Classic UK Minitrix Models  -  Black 9F
Transmission

I wasn't going to do this section. Years ago, I took my damaged 9F apart, and it took me ages to put it back together again. More recently, I had another go, but in the meantime, various bits had gone missing. Last night, I wasn't happy with the way it was running, so I took it all apart again, cleaned it up, lubricated bits and put it all back together again. About 2 hours in total - and that was taking pictures as well. It now runs more smoothly than my newr 9Fs.

Easy when you know how. So here's how:

All of the bits spread out. I didn't desolder the motor - you can see these bits disconnected in the 'Motor' section. The eccentric valve rod is broken off and missing on both sides of this loco. I've even dismantled the tiny reduction gear and spindles from the motor housing (2 tiny plastic cogs). Note the plastic pins from the centre wheel which used to be attached to the eccentric valve gear.

 

A photo from the right side showing the position of the reduction gears and the locating spindles. The spindles are a tight push fit into the chassis - but can be ejected with a firm push from a narrow bladed screwdriver. It is useful to do this to be able to clean them up, ensure that there is no damage to the teeth or hubs, regrease them and replace them in better shape than they were. If removing the motor, the black wire needs disconnected from the tender. (Cut it inside the tender and resolder it later). The motor and the pickups can be taken off in one piece by unscrewing the 2 motor screws (see motor section) and unscrewing the single cheese head screw shown in the photo.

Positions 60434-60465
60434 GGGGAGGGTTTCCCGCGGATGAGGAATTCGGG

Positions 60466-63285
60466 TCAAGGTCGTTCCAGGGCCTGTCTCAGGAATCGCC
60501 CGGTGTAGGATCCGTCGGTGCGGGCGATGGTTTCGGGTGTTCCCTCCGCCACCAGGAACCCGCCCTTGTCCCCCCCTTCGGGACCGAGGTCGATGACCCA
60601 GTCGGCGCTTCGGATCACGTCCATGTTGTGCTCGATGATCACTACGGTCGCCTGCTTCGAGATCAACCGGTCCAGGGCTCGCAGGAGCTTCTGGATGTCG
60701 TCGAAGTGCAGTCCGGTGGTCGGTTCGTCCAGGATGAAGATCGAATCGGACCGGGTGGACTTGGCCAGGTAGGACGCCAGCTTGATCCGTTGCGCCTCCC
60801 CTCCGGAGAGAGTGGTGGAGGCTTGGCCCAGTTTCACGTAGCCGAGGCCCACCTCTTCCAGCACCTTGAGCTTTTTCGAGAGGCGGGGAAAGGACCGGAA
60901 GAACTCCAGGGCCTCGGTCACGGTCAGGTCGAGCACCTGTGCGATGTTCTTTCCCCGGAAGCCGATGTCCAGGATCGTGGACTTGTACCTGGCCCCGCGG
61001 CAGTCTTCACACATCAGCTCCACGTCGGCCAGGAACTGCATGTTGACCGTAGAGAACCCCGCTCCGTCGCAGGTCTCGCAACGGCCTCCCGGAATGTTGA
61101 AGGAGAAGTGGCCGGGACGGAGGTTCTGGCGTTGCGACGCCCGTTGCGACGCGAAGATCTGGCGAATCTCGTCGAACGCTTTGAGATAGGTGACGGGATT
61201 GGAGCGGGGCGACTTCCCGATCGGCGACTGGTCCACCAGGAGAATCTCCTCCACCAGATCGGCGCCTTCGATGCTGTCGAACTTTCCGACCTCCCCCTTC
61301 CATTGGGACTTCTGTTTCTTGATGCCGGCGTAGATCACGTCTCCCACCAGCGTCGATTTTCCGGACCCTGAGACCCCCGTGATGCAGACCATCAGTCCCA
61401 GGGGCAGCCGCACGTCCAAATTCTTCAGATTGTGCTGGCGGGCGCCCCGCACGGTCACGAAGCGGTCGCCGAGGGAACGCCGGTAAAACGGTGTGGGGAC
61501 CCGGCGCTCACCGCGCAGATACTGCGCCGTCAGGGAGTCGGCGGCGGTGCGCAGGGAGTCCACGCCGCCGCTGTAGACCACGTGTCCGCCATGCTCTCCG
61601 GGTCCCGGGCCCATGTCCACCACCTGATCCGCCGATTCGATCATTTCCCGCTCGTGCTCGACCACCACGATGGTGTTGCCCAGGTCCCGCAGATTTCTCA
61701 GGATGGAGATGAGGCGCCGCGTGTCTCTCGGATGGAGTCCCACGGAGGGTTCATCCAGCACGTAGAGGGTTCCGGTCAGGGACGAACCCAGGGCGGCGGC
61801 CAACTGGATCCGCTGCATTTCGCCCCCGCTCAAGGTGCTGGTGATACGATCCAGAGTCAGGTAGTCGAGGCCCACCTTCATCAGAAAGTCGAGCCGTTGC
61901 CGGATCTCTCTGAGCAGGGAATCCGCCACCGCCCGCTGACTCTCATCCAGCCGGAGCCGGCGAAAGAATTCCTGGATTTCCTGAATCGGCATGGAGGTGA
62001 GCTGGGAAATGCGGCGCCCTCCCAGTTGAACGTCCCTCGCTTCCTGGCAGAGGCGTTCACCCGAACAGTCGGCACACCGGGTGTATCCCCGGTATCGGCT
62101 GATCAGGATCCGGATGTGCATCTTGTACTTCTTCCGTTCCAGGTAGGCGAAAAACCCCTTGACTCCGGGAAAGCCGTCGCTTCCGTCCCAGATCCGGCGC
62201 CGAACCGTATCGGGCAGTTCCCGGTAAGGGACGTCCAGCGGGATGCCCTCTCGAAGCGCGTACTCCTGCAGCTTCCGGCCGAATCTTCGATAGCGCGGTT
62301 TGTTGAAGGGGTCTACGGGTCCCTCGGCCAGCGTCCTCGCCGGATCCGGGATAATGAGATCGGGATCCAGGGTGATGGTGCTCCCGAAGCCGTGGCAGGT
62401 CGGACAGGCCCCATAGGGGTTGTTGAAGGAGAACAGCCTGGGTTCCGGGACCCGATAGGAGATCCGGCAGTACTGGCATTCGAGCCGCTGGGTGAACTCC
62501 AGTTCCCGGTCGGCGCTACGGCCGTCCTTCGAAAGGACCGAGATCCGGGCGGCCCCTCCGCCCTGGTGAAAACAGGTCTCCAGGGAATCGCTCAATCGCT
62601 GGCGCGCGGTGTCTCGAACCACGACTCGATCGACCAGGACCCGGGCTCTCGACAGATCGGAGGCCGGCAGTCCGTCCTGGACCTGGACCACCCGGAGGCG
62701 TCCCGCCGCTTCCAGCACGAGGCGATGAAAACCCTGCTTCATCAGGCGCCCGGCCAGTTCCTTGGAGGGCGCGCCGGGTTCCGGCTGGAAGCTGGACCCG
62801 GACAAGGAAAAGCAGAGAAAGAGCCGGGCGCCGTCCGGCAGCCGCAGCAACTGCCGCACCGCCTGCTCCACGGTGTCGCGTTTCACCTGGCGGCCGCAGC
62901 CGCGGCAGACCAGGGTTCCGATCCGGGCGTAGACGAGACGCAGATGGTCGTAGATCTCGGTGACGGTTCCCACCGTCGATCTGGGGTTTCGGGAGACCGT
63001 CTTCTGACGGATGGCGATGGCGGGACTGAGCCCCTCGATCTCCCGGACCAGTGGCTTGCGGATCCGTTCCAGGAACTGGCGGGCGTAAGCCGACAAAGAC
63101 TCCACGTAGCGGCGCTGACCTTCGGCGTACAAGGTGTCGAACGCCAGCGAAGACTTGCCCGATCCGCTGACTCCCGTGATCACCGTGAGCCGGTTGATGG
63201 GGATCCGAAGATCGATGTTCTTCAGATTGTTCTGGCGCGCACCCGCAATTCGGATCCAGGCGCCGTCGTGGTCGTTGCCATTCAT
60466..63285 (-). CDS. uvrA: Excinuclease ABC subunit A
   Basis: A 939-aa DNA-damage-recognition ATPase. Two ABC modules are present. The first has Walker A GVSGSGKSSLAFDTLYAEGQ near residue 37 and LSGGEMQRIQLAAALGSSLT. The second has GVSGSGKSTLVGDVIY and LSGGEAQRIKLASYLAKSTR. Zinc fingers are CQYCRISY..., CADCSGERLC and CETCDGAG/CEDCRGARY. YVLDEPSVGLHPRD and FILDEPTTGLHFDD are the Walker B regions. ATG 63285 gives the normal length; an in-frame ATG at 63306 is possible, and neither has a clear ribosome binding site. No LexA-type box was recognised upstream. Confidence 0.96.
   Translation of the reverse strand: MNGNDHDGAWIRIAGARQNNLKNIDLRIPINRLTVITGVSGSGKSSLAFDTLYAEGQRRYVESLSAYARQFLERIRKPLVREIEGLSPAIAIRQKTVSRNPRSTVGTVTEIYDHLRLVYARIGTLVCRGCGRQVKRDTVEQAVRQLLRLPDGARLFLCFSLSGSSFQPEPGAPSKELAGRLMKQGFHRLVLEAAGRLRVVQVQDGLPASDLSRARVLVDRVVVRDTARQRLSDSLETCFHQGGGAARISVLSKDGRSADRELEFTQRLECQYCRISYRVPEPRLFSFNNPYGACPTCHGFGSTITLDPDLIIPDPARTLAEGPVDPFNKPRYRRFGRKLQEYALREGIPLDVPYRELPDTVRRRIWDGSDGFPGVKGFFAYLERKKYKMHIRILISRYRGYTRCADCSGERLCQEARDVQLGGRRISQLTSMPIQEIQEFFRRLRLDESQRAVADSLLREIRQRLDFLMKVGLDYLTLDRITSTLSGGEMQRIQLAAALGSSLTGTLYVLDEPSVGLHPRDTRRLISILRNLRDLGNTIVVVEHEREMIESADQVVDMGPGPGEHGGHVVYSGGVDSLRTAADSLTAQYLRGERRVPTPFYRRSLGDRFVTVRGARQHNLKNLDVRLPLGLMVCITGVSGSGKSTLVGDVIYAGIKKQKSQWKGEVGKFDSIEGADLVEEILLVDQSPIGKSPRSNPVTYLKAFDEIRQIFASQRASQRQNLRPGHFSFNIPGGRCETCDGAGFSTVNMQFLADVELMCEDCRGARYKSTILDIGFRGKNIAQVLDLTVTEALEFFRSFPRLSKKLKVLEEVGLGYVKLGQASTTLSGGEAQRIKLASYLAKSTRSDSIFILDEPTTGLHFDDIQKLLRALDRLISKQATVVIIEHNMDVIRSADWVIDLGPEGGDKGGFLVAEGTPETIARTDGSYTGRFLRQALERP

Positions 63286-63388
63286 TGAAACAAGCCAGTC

If removing the motor, the black wire needs to be disconnected from the tender. (Cut it inside the tender and resolder it later). The motor and the pickups can be taken off in one piece by unscrewing the 2 motor screws (see motor section) and unscrewing the single cheese head screw shown in the photo. Keep the wheels axles in pairs with the coupling rods in place. The pair at the rear have tyres, the pair at the front don't. The middle axle has a square hole in the wheel for the crank rather than the round hole for the retaining pin, and it has a larger plastic balance weight moulded into the spokes.

Re-assembling the reduction gearing. The pins help to keep things in approximately the right place. The gearbox is quite wll protected, so I haven't bothered too much about the surplus grease. When the axles are in place, these stay firmly clamped in the frame, and the cogs spin on the static axles.

A better shot to show which gear goes where. The larger of the two has just one cog and a larger hub on one side. The photo is taken looking from the front of the loco.

A shot taken from underneath the chassis before the cogs were firmly located on pins or axles. Front is to the right of the photo. The right side of the loco is at the top of the photo. Use long nosed pliers to hold the axle by one end, and place it in the hole just enough to hold it in position. With a light, look at the cog though the axle hole from the other side. Use the pin to make sure that they are aligned, and then firmly push the axle though.